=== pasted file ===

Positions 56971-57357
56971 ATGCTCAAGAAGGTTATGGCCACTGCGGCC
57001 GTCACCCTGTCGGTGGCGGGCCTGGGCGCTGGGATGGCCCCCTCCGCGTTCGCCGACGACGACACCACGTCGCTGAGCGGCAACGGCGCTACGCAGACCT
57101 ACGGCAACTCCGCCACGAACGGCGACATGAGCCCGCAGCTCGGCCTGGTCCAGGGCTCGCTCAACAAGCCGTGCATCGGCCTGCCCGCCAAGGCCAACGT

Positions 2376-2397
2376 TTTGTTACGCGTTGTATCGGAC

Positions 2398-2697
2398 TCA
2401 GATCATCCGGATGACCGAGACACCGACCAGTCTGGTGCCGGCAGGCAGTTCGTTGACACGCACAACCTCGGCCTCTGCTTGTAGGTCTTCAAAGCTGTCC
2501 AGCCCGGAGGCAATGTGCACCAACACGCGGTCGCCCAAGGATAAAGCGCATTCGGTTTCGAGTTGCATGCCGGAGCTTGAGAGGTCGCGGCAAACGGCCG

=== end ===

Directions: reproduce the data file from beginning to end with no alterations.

Positions 56971-57357
56971 ATGCTCAAGAAGGTTATGGCCACTGCGGCC
57001 GTCACCCTGTCGGTGGCGGGCCTGGGCGCTGGGATGGCCCCCTCCGCGTTCGCCGACGACGACACCACGTCGCTGAGCGGCAACGGCGCTACGCAGACCT
57101 ACGGCAACTCCGCCACGAACGGCGACATGAGCCCGCAGCTCGGCCTGGTCCAGGGCTCGCTCAACAAGCCGTGCATCGGCCTGCCCGCCAAGGCCAACGT

Positions 2376-2397
2376 TTTGTTACGCGTTGTATCGGAC

Positions 2398-2697
2398 TCA
2401 GATCATCCGGATGACCGAGACACCGACCAGTCTGGTGCCGGCAGGCAGTTCGTTGACACGCACAACCTCGGCCTCTGCTTGTAGGTCTTCAAAGCTGTCC
2501 AGCCCGGAGGCAATGTGCACCAACACGCGGTCGCCCAAGGATAAAGCGCATTCGGTTTCGAGTTGCATGCCGGAGCTTGAGAGGTCGCGGCAAACGGCCG